And as for a favorite of Sadie’s look, well, I’m not totally sure. I think the J. Mendel dress she wears for Corrina’s rehearsal dinner has a special place in my heart because it was the first serious outfit I dressed her in. It also helped form my perception of her style based on her limits and sometimes lack thereof. For instance, she’s always got those arms coveredâ€”like she would in this dressâ€”but that’s a daring legline. But by picking it for her, it rounded out my vision of her, informing me on a part of her I hadn’t necessarily thought of before.
Another uncommon element of The Survivors was that Sadie, an immortal being, desires to become mortal. She goes on a lengthy quest before the book’s timeline begins to discover how her kind can be killed. What inspired this slightly negative take on immortality? Would you personally choose to be immortal or not?
This decision wasn’t unlike the decision to make Sadie an immortal in the first place. I don’t know if it’s the cynic in meâ€”the realist, I’d sayâ€¦â€” but I find it hard to believe that it would a transition to immortality, or life among them, would go as smoothly or even be as alluring as we see in the human-loves-immortal character trysts. Maybe immortality wouldn’t be awful in an immortal world (though I’m not convinced of even that), but in the mortal world we live in, where all things have a birth-life-death cycle, it’s nearly impossible to imagine a life where you continue to lose while others find an eventual freedom in death. Does this think I mean that if things are tough, we should look on death as a way out? Absolutely not. It just means that if you’re the one who always survives, while all the others die, your life will be filled with an unending cycle of pain, one that will repeat itself infinitely more than it would in someone whose life would have an end. By the time you meet Sadie, she’s sort of realized this. It isn’t that immortals have nothing to fear because they can’t die. No, it’s that they have everything to fear because they have everything to lose and no way to keep from losing it. We forget that I think.
So would I choose to be immortal? How could I, knowing this, having lived in my mind as Sadie, having had to realize that though mortality comes with a pain we can sometimes hardly cope with, immortality would only be worse.
I loved how you included the music that inspired you in your acknowledgements — and even wrote original songs based on the book! Do you have a playlist that readers should listen to while reading The Survivors?
It’s safe to say that this series wouldn’t have been conceived of, much less written and published, without the music that inspired it. And, yes, there is a playlist. Really, what others call a playlist, I’m calling a soundtrack because each song was chosen to signify a specific scene or set of interactions in the book. I listened to hundreds, possibly thousands of songs, while writing this book. But in the end, there was a list of songs that corresponded to scenes in the book directly, and, yeah, you should check it out. You can listen to it all on my website, and the music videos for those songsâ€”as well as the original Survivors songsâ€”are on my YouTube channel under â€œSoundtrack,â€ and of course you can download the whole thing on iTunes.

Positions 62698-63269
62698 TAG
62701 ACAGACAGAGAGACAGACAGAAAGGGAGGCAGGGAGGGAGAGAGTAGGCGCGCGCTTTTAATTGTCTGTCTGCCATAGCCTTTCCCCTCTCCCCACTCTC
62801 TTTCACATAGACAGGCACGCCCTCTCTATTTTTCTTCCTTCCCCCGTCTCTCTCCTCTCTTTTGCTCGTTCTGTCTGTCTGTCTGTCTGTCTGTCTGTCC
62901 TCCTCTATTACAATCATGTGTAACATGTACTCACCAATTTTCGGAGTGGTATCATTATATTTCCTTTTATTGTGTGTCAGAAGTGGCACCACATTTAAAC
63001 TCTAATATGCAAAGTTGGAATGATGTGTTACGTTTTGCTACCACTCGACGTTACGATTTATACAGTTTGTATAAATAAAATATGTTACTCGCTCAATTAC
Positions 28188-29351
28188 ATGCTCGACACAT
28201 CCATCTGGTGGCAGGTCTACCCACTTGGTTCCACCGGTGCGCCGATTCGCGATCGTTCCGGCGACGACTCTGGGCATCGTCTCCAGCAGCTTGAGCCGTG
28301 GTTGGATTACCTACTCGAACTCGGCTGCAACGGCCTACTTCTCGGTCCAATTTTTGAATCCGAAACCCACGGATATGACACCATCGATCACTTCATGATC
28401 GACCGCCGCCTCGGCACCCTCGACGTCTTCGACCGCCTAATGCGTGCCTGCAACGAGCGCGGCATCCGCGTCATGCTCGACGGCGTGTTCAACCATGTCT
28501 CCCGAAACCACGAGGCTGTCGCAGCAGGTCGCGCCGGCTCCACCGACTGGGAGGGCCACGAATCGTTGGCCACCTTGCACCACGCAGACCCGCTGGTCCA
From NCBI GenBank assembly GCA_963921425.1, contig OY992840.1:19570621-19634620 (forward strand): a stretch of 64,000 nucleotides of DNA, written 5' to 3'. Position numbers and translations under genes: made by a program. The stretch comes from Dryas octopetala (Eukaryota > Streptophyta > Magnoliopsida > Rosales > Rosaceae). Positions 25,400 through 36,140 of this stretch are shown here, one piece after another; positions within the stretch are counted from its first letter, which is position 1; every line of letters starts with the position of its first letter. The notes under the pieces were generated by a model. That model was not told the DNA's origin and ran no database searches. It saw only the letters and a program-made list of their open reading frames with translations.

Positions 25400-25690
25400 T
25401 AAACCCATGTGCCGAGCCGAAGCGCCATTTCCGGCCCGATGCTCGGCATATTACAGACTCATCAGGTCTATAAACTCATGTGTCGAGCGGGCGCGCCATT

Sadie has a bit of a love quadrangle with the three attractive men in her life — Cole, Mark and Everett. Tell me, is there any hope for Cole, or my favorite bad boy, Mark Winter? Or should I just give up now? (On a related note, why is Mark’s Facebook picture a donkey? I am flabbergasted.)
Love quadrangle. I like that. Though technically, at least one leg of that quadrilateral has certainly not been defined as anything romantic. Not that it couldn’t beâ€¦ just that it hasn’t.
And as for the question of hope, I suppose I should say this: It’s the first book in a series of five, in what will be a heart-wrenching, twistedly-turning, rollercoaster of a story. Anything can happen. Really. Seriously. Anything.
Not only do your characters have Facebook pages, and Twitter accounts, they have also been interviewed by bloggers! Is there anything Sadie (or Mark) would like share with The Hub?
If I had to guess, they’d both tell you to come and talk to themâ€”they’re always available. But don’t be confused if they answer a question differently than you might imagine it. They’re following the story timeline, so they may be in a different part of the book than you’ve read. But, one day, that means they’ll be further ahead in the story than you are, and I wonder what kind of interesting information you can get out of them then.
And they, like I, would probably like to thanks for the chance to be featured on the Hub! It’s been a real pleasure. Thanks for the thoughtful questions.
Oh, and if you’re in Austin, Texas, come say hi tonight, October 7th, when I’ll be signing at BookPeople! I can’t wait to see you there!
Thanks, Amanda! And, yeah, that Mark Winter/Sadie thing is probably all in my head. Le sigh..
— Maria Kramer is gettin’ her zombie on with Rot & Ruin by Jonathan Maberry.